The best is already over for a global economic recovery that started off at a sprint and is turning into a slog.

That’s the warning from Wall Street economists heading into the final months of a traumatic year. Some $20 trillion of stimulus from governments and central banks has pulled the world’s economies most of the way back to pre-pandemic levels. But for multiple reasons, the last stretch is set to be the hardest.

Policymakers could dial back the fiscal support that’s been key to recovery – as they’ve already done in the U.S. Temporary job cuts may harden into permanent ones, a worry compounded this week when corporate giants Walt Disney and Royal Dutch Shell fired tens of thousands of workers. And the virus itself is spreading faster, and forcing governments to reimpose lockdowns, as cold weather arrives.

“We’re getting past the phase where we’re rebounding from the shutdown,” Ethan Harris, Bank of America Corp.’s head of global economic research, said on Bloomberg Television. “Now we’re more into the grinding forward phase.”

All these risks have made investors less bullish than they’ve been since the early weeks of the coronavirus crisis. The S&P 500 Index declined in September after five straight monthly advances, and Europe’s Stoxx 600 also pared gains.

The good news is that the world economy proved more resilient in a global health crisis than many had feared, thanks to a rapid policy response. Governments subsidized incomes and helped companies stay afloat, while central banks cut interest rates and ensured that stressed financial markets remained liquid.


One measure of their success: Deutsche Bank, which back in May was warning of a 5.9 percent slide in global GDP this year, now reckons the contraction will be limited to 3.9 percent.

But that would still amount to the deepest slump in generations. And it’s not clear how much more governments are willing to borrow and spend to complete the recovery.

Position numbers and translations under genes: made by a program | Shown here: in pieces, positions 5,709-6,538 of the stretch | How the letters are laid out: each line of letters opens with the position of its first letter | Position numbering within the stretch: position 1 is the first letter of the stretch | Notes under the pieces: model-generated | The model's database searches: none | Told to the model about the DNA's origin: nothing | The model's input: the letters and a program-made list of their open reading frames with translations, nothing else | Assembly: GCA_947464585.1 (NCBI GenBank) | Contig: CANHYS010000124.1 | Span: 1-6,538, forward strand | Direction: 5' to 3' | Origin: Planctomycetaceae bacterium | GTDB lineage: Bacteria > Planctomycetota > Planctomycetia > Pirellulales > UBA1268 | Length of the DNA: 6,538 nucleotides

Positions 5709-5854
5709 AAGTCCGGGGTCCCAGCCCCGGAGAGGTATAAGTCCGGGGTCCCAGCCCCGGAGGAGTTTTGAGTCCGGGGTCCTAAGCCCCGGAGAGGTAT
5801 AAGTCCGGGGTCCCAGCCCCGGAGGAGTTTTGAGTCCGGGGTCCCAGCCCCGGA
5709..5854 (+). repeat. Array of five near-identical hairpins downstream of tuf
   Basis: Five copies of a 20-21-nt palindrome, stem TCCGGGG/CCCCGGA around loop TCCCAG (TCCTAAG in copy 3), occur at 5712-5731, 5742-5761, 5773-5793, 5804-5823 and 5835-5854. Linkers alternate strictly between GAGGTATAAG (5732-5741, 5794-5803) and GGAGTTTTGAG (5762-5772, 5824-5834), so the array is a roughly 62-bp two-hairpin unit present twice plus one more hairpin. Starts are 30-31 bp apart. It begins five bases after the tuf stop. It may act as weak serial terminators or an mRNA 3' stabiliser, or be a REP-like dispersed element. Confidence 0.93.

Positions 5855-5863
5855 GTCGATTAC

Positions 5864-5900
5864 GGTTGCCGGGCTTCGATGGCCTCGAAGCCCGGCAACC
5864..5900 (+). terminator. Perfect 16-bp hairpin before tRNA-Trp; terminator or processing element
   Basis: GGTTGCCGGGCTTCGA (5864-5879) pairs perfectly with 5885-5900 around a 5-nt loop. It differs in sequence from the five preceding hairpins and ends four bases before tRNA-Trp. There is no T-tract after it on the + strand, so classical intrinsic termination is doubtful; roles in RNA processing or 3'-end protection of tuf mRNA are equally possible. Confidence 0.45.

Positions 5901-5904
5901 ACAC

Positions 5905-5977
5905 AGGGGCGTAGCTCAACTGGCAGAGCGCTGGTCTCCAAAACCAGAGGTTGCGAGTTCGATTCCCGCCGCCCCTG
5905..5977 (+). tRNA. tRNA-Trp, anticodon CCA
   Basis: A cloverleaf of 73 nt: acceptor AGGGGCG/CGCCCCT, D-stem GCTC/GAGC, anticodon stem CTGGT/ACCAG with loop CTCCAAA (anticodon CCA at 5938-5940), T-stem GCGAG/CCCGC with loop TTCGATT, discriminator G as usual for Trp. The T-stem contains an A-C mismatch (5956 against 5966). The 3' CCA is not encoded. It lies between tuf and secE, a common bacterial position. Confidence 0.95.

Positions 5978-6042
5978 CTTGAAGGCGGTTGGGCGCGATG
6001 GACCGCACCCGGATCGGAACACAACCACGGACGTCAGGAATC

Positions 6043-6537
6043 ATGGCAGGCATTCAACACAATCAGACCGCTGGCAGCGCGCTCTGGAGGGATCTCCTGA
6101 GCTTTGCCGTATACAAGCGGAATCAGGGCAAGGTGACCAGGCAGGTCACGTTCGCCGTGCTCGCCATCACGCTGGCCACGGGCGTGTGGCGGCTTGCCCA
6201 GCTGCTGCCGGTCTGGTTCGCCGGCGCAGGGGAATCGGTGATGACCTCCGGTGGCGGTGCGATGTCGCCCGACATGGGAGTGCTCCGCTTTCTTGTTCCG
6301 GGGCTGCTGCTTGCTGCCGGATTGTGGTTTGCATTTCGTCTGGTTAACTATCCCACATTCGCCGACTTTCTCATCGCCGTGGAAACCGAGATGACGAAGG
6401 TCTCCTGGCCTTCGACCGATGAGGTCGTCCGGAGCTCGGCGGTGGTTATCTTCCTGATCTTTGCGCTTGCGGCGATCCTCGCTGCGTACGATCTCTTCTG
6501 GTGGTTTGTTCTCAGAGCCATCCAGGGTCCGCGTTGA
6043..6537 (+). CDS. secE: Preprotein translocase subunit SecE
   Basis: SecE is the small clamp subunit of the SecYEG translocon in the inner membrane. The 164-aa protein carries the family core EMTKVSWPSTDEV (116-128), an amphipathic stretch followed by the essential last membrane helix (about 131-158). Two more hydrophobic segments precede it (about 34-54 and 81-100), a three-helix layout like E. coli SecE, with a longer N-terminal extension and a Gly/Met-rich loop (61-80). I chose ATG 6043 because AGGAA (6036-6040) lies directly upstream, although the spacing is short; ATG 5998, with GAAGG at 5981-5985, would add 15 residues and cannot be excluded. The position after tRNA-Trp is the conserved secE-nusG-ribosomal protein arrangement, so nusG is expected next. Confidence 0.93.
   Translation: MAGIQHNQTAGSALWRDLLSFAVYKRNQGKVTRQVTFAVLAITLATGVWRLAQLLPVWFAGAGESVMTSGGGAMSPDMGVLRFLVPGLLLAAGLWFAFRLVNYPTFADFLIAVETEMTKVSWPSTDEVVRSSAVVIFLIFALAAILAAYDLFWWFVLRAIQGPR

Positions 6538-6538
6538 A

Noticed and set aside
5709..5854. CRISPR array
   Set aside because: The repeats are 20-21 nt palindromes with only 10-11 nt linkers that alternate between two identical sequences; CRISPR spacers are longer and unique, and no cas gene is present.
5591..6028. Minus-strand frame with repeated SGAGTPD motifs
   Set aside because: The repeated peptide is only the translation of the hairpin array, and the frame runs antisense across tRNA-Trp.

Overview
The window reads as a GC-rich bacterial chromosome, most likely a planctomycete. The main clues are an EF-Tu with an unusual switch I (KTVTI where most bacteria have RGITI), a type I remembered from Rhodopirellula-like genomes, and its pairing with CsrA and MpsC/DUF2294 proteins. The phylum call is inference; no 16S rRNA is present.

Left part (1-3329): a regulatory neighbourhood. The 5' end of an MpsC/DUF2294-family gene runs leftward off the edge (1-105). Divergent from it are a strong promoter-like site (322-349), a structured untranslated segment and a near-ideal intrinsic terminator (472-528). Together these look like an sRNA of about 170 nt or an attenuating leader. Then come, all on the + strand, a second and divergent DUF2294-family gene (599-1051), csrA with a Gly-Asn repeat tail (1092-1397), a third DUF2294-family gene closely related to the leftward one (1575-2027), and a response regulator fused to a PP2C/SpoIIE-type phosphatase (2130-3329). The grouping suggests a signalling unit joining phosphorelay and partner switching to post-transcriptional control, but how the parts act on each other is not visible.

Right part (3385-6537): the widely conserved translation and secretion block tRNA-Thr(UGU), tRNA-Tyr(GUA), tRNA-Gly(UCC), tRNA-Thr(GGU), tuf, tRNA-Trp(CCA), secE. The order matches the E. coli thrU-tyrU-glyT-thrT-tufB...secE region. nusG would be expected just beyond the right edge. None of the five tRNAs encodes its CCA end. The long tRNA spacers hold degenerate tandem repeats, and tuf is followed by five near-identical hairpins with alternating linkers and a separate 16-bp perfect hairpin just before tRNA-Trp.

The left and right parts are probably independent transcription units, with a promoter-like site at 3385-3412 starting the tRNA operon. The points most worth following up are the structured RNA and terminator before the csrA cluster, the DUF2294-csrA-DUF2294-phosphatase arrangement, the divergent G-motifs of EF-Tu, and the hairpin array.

Fiscal stimulus added 3.7 percentage points of growth to global GDP this year, according to JPMorgan Chase. But the bank’s economists expect policy makers to repeat the mistakes they made after the 2008 financial crisis, and pivot prematurely to austerity – turning this year’s boost into a 2.4-point fiscal drag next year.

In the U.S., economists have been cutting fourth-quarter growth forecasts because they fear that efforts to pass another coronavirus spending bill have stalled in Congress, though a deal remains possible before November’s presidential election.

In Europe, where the virus spurred leaders to overcome deep disagreements about pooling their budget resources, a historic 1.8 trillion-euro ($2.1 trillion) recovery fund – seen as crucial for struggling countries like Italy and Spain – now faces potential delays.

Further damping hopes of a V-shaped recovery is the accelerating spread of the virus and the absence of a vaccine. Governments are reluctant to go back into full lockdown, aware of the devastation it could wreak on businesses. But many parts of Europe, including the U.K, have re-imposed some curbs.


With their revenues squeezed, businesses could face problems repaying debts – leading to more bankruptcies and making lenders more reluctant to extend credit even to viable firms. And the longer social-distancing regimes are in place, the more likely it is that companies will decide the drop in demand for their goods or services is a permanent phenomenon, not a temporary one – and shrink their workforce.

That’s already happening in several industries. In recent days, Disney announced plans to ax 28,000 workers, Shell said it may cut as many as 9,000, and Germany’s Continental approved a restructuring plan that will abolish or shift 30,000 jobs worldwide.

As some pandemic job-losses become permanent, the recovery in labor markets is slowing. In the U.S., applications for unemployment benefits remain elevated at about four times last year’s levels, and a key report on Friday will probably show payrolls growth slowed in September.

In Europe, the fastest manufacturing growth in more than two years in September wasn’t enough to prevent continued job losses. According to IHS Markit, companies are focusing on costs “given the uncertain near-term outlook.”

Some countries are at least seeing encouraging virus data – especially China, where the disease first spread. The world’s second-biggest economy has managed to bring the pandemic under control, and get further along the road to recovery than most peers, even if several indicators suggest it’s starting to plateau.

But there are other risks besides the pandemic world economy. Business confidence is at the whim of geopolitics, as the U.S. prepares to vote and its trade tensions with China simmer. The U.K.’s trade negotiations with the European Union are in flux, with a hard Brexit still a risk.

“Our base case is still for some improvement in the economy,” said Kathy Jones, chief fixed income strategist for the Schwab Center for Financial Research. “We’re walking a fine line.”

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